I don’t actually remember when I started to nurture the idea of raising my children bilingual. Before I even thought I was ready to be a mum I guess as I always loved learning languages.
When I first started to talk about it, I received lots of strange looks from people who probably thought I had a new passing fad. Bilingual friends told me about their experience with their own children and how challenging it was. Besides, English is not my mother tongue so the accent and mistakes I could make also raised questions to my relatives (I argued back that lots of people spoke poorer French than my English was whilst still talking to their children, the goal was to bring the other language to my children’s life, input from native speakers was the second step). I actually received few positive feedbacks on the new adventure we were foreseeing. I obviously write « we » as it was a project I was advocating but Fred was also really motivated and trusted me fully on this.
I didn’t want to make the decision lightly so I started to read every book I could find on bilingual children, testimonies and advice. I contacted Dr. Naomi Steiner, a developmental-behavioural pediatrician who co-wrote the book ‘7 steps to raising a bilingual child’, to discuss whether the method we planned to implement could be efficient. Most of the books I read stressed the necessity for consistency, often idealised by the OPOL (one parent one language) method. I knew my English was better than my partner’s but I had so much to transmit in French, from nursery rhymes to colourful anecdotes about my childhood and I didn’t want to miss that either. We therefore made it worked for us by speaking English 3 to 4 days a week (in a row) to our children and the other days in French. That’s how the first words I spoke to my daughter where actually in English as she was born a day where we intended to speak English. I can’t say that the journey is easy, especially when you have two kids, are tired when you are back from work and live in a monolingual environnement.
To me, it was as obvious as for someone who would be proficient at playing guitar and would play and teach the instrument to his/her children from a very early age. I could speak English and loved the beauty of the language, why wouldn’t I share that with my baby? The choice is however not so easy to make. It could seem presumptuous to many, that was not the goal but who cares actually. I have always liked to find a way to live slightly differently than the life habits I found around me. It also meant that my parents-in-laws would not necessarily understand when I spoke to their grand children in front of them.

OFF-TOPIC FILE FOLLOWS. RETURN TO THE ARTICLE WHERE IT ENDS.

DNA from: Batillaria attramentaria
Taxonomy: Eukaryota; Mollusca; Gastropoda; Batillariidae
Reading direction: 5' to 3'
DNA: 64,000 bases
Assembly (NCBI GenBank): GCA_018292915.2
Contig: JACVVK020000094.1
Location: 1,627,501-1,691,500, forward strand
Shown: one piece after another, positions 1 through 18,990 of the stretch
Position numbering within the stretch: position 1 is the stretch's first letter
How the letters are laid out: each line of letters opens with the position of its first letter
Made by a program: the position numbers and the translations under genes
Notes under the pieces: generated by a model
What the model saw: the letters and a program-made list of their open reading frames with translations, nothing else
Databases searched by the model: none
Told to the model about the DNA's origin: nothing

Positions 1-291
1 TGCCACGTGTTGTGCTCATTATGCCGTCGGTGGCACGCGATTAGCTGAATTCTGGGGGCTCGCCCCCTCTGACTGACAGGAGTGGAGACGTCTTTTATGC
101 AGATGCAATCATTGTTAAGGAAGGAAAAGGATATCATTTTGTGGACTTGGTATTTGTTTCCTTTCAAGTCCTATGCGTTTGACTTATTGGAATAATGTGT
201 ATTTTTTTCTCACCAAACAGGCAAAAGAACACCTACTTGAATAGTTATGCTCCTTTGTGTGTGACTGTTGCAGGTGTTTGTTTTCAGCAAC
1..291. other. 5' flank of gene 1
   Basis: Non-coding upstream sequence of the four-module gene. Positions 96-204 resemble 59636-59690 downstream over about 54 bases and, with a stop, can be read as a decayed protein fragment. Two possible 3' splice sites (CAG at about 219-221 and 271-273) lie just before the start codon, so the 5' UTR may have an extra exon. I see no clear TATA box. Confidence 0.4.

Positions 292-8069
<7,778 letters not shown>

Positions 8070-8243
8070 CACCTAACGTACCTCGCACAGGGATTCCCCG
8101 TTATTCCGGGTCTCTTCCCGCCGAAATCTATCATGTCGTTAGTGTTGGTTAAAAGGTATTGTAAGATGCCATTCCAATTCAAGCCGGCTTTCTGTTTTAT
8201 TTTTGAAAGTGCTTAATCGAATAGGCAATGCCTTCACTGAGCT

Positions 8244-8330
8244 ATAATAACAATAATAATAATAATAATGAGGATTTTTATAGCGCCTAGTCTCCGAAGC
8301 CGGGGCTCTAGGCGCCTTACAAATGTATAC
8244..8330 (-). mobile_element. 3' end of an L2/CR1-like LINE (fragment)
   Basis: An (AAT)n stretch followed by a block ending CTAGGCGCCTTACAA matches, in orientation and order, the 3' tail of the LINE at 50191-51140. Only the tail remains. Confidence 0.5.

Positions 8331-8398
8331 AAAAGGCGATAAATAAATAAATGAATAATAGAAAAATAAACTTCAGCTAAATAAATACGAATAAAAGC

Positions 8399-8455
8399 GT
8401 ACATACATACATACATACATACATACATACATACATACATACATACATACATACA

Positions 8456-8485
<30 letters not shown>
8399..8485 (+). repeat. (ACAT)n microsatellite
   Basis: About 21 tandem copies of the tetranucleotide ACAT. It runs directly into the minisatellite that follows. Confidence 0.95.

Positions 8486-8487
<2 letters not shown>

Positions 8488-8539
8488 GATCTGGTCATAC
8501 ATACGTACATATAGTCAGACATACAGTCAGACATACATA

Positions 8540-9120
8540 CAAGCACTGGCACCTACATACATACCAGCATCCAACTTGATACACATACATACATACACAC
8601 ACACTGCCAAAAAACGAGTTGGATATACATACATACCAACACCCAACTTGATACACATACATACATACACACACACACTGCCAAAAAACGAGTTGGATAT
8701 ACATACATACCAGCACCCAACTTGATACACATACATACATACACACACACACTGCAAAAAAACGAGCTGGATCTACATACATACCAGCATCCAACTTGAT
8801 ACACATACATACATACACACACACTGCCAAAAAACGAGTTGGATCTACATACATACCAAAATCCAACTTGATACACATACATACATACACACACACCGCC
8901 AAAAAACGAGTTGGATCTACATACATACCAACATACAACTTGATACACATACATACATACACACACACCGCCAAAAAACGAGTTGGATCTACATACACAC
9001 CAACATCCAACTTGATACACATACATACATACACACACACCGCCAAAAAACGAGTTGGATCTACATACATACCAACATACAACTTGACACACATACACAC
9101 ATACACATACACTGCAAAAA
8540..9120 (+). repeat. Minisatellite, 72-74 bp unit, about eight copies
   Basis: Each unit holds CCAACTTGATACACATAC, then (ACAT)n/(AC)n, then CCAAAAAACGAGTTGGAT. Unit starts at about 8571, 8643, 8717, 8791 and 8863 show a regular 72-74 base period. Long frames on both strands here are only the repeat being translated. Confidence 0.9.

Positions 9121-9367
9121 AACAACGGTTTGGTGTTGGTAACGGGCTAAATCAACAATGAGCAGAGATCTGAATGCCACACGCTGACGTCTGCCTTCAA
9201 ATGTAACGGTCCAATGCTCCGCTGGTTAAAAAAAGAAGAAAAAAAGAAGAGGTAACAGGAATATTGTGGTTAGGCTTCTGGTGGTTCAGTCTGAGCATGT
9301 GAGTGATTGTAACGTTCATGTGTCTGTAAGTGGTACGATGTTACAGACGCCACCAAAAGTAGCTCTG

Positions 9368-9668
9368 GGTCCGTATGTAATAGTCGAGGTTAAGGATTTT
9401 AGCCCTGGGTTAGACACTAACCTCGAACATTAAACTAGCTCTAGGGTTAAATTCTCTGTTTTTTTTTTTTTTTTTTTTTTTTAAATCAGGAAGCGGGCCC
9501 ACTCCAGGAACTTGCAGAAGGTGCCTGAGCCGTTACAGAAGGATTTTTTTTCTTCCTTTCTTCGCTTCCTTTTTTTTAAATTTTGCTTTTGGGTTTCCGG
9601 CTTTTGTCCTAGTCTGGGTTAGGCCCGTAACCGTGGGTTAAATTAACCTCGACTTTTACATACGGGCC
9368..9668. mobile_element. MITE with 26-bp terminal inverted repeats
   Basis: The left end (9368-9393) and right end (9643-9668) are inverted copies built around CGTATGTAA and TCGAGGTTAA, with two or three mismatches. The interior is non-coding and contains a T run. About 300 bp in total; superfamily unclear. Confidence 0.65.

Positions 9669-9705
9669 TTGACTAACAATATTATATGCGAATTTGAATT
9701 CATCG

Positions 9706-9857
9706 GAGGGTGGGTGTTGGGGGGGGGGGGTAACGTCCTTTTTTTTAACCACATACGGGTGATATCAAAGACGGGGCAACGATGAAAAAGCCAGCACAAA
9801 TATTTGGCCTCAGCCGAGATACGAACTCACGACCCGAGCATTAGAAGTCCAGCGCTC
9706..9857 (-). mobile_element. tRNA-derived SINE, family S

We knew that we could not do it on our own, that it would quickly look fake in a French speaking environment. We were however very lucky to live in a city who had several free immersive schools (starting from age 5) and our daughter started this year with 80% of her school time in English.
I’m writing this article today, because tonight was actually a big step in my daughter’s bilingual journey. We are moving to Halifax in Canada at the end of the month and she is starting to feel like she has to make an effort to speak more in English. So far she understands everything we say (which is great when we have friends coming over from abroad) but speaks few words in English. Today however she addressed me in English during supper and managed to do it during the whole meal. I knew how big an effort it was for her and it confirms that our project was worth trying. I can’t wait to see the progress they will both make when we move to Canada!
(Cet article a été rédigé en février 2019 sur mon ancien blog “The World is our Oyster”, alors que nous allions partir à Halifax, Canada, pour un séjour sabbatique de 6 mois. Je faisais part ici de mes challenges de parent d’enfant bilingue et de tout le positif que ça apportait aussi.)